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Position Paper: Verification of African RCOF Forecasts

Simon J. Mason; Simbarashe Chidzambwa

Title:
Position Paper: Verification of African RCOF Forecasts
Author(s):
Mason, Simon J.
Chidzambwa, Simbarashe
Date:
Type:
Technical reports
Department:
International Research Institute for Climate and Society
Permanent URL:
Series:
IRI Technical Report
Part Number:
09-02
Publisher:
International Research Institute for Climate and Society
Publisher Location:
Palisades, N.Y.
Abstract:
Now that the Regional Climate Outlook Forums in Africa have been operating for over ten years, an evaluation of the skill of these forecasts is possible. For most other regions in which RCOFs have been held there are fewer forecasts available for any detailed diagnostic verification, but many of the lessons learnt from a verification of the Africa RCOF forecasts are relevant globally. In addition, the identification of appropriate verification procedures has relevance globally, since forecasts are presented in similar formats at all the RCOFs. Forecasts are verified from three RCOFs in Africa: for Southern Africa forecasts are verified for the October – December (early-season) and January – March (late-season) summer rainfall season; for the Greater Horn, the target seasons are March – May and September – December; and for West Africa forecasts are for July – September. All three regions indicate some evidence of positive skill, meaning that they contain useful information that could potentially have been used to achieve some form of benefit. In addition to the numerous other benefits, such as the development of capacity within the climate services of the National Meteorological Services in most of Africa, the positive skill provides a powerful endorsement to the RCOF process. However, the forecasts do show clear evidence of systematic errors, and in some cases the positive skill may not be immediately apparent to users. There is thus considerable scope for improvement. The most ubiquitous error is for the forecasters to hedge the forecasts towards high probabilities on the normal category. The probabilities for the normal category are therefore consistently higher than they should be, and the normal rainfall occurred notably much less frequently and extensively than implied by the forecasts. This hedging is an effect of an ongoing deterministic interpretation of the forecasts and the wish to avoid the risk of the forecasts being interpreted as in error by two categories (which is possible only if below- or above-normal rainfall is forecast). In addition to this over-forecasting of the normal category, there is little or no evidence of any skill in forecasting increased probabilities for this category. More generally, the probabilities for all categories typically show poor reliability, and there is a need to implement improved procedures for defining the probabilities. In most cases the poor reliability reflects over-confidence (increases and decreases in probabilities are too large), which points to a need to review the scientific bases for some of the predictions. Over the approximately 10-year verification period, below-normal rainfall was predominant in the Greater Horn in both seasons, in West Africa for the July – September period, and in Southern Africa for January – March. The RCOFs did not provide any clear indications of these trends, which has to be acknowledged as a notable failure. Again, the need for a serious review of the scientific bases for how the forecasts are currently made needs to be undertaken, and an assessment of the potential benefit of making greater use of Global Producing Centre products should be conducted. Apart from these considerations of the skill of the forecasts, ambiguities in the precise meaning of the forecasts occur because of the way in which the forecasts are constructed. Specifically it is not clear whether the forecasts are meant to be interpreted only as regional averages, and, if so, what precisely the regions are over which the averages should be calculated. It is recommended that this ambiguity be addressed by careful consideration of how the forecasts are constructed; specifically, greater consistency is required in the ways in which the forecasts are made for each country before the consensus building step.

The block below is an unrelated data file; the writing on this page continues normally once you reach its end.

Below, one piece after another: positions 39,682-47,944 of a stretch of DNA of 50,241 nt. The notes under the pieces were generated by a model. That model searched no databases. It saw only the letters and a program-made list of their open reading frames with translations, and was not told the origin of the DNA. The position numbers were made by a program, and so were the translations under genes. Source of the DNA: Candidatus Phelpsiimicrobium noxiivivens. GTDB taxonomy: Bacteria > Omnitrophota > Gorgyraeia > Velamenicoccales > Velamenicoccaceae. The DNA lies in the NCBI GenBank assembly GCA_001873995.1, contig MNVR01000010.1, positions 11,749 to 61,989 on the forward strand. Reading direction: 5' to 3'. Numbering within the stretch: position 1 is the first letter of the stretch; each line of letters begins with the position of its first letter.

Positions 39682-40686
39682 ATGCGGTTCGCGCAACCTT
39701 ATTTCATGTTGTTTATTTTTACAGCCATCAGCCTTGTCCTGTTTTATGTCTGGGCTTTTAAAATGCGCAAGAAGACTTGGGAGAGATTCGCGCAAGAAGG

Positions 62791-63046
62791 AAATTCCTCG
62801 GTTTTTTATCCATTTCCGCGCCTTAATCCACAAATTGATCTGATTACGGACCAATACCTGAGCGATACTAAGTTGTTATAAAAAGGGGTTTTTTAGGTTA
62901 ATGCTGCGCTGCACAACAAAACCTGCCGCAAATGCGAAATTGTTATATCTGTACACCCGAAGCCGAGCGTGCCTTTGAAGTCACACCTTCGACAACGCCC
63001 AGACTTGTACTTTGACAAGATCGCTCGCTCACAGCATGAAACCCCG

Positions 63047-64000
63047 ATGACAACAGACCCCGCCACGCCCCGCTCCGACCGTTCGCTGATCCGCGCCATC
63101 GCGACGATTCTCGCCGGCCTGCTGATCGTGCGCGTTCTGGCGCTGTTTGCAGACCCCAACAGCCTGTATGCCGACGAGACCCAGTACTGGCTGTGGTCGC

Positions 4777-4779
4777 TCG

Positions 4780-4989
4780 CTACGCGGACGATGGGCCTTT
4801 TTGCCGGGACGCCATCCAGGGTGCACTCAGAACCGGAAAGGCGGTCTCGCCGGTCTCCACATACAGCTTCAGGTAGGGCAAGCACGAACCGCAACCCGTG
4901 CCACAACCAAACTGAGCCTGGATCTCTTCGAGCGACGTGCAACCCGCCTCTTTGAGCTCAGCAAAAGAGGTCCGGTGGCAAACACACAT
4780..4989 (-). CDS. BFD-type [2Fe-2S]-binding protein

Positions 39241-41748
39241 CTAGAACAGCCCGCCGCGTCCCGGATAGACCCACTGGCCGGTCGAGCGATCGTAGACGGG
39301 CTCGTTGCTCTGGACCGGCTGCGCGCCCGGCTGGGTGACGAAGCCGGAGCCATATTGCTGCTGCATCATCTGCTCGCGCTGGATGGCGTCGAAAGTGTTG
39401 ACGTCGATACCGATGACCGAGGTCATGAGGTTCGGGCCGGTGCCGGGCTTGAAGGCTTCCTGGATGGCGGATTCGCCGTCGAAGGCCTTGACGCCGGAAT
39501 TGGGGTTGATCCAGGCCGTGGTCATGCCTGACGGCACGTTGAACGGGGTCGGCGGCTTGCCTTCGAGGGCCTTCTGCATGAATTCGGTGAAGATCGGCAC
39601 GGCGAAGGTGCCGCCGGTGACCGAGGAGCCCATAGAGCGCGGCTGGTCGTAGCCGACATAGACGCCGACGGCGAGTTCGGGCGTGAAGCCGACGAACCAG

Subject(s):
Environmental studies
Item views:
277
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